Monday, 1 January 2018

120 mm HESH vs 125 mm HE

Proxy wars during the Cold War weren't just a one way shipment of resources. For example, the USSR managed to obtain a functional Chieftain tank in Iran, allowing them to perform thorough trials of its various components. One of the more interesting ones was the evaluation of the L31A7 HESH shell. The Russian name for it was "armour piercing-high explosive", not to be confused with the Western style APHE.

Analysis of the L31A7 shell was evaluated against homogenous and composite armour. Effectiveness of the armour piercing function was evaluated through the frequency of the oscillations that were caused after detonation using sensors mounted on tank armour. Shells were also fired against 160 mm thick homogeneous armour at 60 degrees to measure the spalling effect.

The impact against a tank's armour was judged to be similar to the effect of 115 and 125 mm HE shells: 15% less effective than the impact of a 125 mm HE shell, but 5-10% more effective than the impact of a 115 mm HE shell. The impact against homogeneous armour was judged to be similar to the effect of 100, 115, and 125 mm HE shells. 

Acceleration of the tank's upper front plate at certain frequencies on impact from HESH and HE shells.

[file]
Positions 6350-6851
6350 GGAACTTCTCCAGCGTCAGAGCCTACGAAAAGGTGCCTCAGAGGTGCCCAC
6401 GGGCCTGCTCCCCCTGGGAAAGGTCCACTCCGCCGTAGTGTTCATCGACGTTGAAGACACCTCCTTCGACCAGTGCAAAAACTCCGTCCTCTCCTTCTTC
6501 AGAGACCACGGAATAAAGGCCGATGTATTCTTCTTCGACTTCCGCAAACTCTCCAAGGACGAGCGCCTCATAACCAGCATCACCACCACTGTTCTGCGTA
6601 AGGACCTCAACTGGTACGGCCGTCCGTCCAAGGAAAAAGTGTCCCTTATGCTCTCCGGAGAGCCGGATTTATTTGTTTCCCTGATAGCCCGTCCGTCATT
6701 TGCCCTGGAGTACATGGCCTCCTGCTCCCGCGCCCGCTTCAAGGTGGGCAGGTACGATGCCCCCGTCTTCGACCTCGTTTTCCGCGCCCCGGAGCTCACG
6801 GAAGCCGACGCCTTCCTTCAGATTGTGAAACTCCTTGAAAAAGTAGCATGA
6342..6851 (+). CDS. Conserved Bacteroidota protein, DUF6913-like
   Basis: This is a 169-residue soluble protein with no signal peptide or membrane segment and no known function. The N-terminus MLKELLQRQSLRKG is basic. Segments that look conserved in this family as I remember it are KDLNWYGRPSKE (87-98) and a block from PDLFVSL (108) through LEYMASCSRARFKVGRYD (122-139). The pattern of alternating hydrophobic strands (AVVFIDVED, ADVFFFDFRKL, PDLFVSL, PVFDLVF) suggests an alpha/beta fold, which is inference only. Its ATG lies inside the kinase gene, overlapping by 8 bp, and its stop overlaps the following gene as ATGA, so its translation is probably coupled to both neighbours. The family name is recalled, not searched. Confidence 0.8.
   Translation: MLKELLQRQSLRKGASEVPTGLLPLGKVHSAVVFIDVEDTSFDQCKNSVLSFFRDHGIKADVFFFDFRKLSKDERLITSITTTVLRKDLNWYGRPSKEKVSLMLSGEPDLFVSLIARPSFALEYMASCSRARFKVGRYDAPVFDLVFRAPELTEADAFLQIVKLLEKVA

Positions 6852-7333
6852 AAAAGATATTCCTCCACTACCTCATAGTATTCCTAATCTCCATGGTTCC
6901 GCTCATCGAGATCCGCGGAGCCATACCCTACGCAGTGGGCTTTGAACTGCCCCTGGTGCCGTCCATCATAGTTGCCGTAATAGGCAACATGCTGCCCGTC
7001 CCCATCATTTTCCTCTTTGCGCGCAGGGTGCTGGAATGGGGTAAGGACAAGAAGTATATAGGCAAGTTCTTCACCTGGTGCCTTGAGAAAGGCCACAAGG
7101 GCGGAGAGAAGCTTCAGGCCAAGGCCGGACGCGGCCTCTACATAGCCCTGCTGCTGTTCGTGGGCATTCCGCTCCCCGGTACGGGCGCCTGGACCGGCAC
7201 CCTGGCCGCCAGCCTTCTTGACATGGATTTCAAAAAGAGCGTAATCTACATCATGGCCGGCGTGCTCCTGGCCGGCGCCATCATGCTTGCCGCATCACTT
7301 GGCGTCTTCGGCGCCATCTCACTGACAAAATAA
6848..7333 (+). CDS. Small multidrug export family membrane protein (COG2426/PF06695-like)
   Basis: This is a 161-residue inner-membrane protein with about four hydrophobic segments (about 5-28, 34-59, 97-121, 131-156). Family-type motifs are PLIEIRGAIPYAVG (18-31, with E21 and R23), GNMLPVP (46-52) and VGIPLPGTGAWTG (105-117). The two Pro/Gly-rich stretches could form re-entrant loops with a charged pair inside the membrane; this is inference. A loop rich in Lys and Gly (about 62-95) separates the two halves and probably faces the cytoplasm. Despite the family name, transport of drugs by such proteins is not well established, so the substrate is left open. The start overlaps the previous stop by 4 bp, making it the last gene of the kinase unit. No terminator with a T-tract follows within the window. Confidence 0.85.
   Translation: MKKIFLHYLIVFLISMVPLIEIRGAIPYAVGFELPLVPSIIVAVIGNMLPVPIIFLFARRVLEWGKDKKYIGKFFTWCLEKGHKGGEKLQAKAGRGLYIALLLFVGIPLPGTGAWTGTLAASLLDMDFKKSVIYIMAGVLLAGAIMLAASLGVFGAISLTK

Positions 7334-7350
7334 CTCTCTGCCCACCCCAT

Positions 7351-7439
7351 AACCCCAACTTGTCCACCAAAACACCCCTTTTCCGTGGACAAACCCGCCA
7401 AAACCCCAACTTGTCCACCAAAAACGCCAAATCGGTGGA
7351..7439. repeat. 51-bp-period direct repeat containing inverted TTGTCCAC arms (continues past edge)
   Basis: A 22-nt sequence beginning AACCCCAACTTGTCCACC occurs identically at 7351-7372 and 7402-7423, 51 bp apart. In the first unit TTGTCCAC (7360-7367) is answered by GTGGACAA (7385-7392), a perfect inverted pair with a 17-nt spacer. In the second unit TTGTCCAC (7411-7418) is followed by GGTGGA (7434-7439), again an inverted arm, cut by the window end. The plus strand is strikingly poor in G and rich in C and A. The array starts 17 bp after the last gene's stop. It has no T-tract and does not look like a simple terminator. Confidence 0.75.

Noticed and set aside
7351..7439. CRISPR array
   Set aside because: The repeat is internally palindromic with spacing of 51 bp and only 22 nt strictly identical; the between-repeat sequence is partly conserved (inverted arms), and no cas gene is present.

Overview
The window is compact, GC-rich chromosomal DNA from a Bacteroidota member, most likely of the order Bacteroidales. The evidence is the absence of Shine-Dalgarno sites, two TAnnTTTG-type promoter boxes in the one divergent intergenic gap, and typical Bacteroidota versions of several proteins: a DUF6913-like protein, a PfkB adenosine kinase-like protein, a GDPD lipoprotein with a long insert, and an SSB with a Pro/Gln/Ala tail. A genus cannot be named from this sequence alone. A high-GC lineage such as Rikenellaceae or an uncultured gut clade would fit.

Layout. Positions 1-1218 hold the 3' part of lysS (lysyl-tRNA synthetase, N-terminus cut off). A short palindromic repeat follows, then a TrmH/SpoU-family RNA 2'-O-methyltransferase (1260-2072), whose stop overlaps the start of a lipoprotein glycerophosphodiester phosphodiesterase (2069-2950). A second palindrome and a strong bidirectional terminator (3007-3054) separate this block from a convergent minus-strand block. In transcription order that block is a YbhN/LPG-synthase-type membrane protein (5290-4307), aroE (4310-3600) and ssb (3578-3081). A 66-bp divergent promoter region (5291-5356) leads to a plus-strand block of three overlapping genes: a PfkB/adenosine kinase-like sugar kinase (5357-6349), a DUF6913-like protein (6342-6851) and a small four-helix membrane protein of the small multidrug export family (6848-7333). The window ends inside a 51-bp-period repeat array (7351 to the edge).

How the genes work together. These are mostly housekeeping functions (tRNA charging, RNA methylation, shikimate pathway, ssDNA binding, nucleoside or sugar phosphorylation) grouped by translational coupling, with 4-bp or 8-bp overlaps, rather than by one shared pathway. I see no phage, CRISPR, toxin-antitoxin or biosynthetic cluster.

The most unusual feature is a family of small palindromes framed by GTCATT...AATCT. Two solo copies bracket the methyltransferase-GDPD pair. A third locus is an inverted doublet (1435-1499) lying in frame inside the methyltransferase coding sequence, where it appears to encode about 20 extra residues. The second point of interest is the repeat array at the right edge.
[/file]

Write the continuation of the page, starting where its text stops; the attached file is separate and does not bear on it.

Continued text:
1. 120 mm HESH at 645 m/s 2. 125 mm HE at 850 m/s 3. 115 mm HE at 780 m/s 4. Effect of 125 mm HE against the upper front hull armour of a Chieftain tank (calculated).

Acceleration of the tank's turret at certain frequencies on impact from HESH and HE shells at angles of 23-30 degrees.
1. 120 mm HESH at 645 m/s 2. 125 mm HE at 850 m/s 3. 115 mm HE at 780 m/s


Performance of HE and HESH rounds against homogeneous armour, where
J = impact acceleration
K = J/J1, where J1 is the acceleration for 120 mm HESH
Ammunition
Impact velocity (m/s)
J (m/s²)
Impact frequency (Hz)
K
120 mm HESH
646
2300
95
1.0


670
50

125 mm HE
850
2800
95
1.2


780
50

115 mm HE
780
2400
95
1.0


700
50

100 mm HE
890
2050
85
0.9


580
50


Results of effectiveness of the 120 mm HESH shell based on spalling established that 150 mm homogeneous armour at 60 degrees is the maximum where spalling occurs. Damage to the armour consists of a 10 mm dent, 2.2 calibers in diameter.

Plate thickness (mm)
Plate hardness (HRC)
Mass (kg)
Impact velocity (m/s)
Damage
Spall velocity (m/s)
Spall fragment mass
Direction of spall fragments from normal
160
3.65-3.7
17.8
645.8
No spalling. 30 mm deep bump, 240 mm, 130 mm crack. 350x260 mm ellipsoid dent on the front (280x260x10 mm formed by HE)
-
-
-
150
3.6-3.65
17.2
653.2
250x285 mm spall. Maximum spall depth: 30 mm. 390x270 mm dent on the front (290x270x10 mm from HE)
75
-
30°
140
3.55
17.16

200x190 mm spall, 20-25 mm thick. 380x260 mm dent on the front (290x260x10 mm dent from HE)
36
5.3
43°

Conclusion:
  1. The beyond armour effects of the 120 mm HESH shell from the Chieftain Mk.5P on composite armour of a tank is approximately equivalent to that of the 125 mm HE shell.
  2. When striking a 150 mm thick homogeneous armour plate at 60 degrees from normal, the 120 mm HESH shell from the Chieftain Mk.5P causes spalling that can damage personnel and equipment inside the tank.

11 comments: